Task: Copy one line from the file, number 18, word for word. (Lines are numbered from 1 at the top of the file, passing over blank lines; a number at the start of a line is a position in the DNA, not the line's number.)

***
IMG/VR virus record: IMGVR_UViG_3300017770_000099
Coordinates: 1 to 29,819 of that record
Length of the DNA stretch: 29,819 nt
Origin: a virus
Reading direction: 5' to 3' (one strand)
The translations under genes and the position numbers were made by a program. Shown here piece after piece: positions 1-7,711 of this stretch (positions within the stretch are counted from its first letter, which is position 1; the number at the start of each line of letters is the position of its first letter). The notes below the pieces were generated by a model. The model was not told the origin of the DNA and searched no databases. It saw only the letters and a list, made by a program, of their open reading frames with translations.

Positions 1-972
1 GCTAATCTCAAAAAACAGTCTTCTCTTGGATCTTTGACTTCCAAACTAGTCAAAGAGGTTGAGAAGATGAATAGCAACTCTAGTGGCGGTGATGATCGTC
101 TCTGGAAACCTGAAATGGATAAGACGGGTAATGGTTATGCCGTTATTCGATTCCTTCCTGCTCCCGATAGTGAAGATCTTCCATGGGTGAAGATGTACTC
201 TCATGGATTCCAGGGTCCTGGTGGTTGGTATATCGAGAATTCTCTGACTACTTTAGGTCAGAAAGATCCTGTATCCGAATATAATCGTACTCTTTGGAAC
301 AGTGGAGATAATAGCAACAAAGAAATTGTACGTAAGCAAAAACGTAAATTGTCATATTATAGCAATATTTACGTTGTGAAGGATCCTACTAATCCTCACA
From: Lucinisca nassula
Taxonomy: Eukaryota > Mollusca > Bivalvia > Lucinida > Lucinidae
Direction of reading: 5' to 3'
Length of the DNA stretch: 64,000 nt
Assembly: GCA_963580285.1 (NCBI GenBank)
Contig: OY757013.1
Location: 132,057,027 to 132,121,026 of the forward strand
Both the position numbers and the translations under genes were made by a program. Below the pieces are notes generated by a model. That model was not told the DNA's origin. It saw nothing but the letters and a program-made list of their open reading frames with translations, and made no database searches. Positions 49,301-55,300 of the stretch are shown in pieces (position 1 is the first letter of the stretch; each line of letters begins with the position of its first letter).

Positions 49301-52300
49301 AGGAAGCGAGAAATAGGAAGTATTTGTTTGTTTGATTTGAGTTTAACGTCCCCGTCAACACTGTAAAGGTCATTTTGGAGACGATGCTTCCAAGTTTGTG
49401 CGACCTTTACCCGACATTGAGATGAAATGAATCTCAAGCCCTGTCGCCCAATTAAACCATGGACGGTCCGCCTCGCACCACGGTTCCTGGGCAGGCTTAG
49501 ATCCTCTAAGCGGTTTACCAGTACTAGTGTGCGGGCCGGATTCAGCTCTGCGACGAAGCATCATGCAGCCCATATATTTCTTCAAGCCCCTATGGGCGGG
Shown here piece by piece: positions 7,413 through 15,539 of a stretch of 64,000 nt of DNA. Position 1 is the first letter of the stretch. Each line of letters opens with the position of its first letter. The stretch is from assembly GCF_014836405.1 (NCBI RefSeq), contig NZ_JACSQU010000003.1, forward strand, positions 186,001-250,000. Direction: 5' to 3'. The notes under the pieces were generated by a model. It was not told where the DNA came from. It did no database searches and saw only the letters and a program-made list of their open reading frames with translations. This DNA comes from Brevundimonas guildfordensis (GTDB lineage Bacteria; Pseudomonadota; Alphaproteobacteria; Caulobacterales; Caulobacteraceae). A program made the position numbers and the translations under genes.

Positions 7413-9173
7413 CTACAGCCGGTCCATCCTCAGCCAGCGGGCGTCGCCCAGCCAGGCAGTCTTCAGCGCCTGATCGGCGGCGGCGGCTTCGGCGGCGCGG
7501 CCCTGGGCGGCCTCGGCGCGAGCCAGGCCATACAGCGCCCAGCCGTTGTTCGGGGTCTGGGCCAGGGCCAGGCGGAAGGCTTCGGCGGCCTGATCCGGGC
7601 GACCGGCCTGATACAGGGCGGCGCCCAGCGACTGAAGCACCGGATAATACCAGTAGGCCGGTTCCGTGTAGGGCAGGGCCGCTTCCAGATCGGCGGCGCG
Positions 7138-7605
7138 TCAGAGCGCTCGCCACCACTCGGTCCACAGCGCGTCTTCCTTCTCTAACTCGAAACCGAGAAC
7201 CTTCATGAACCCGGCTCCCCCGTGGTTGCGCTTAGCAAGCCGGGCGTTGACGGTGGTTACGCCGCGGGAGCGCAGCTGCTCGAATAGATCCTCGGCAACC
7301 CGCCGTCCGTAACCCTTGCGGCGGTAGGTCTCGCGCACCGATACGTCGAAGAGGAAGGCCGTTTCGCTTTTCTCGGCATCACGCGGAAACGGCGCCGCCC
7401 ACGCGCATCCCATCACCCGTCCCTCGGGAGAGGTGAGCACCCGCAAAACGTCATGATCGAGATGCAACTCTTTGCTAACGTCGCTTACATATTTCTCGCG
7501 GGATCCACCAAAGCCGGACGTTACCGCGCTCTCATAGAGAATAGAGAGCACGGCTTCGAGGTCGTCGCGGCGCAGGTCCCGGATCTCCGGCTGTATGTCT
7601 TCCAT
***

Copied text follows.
Location: 132,057,027 to 132,121,026 of the forward strand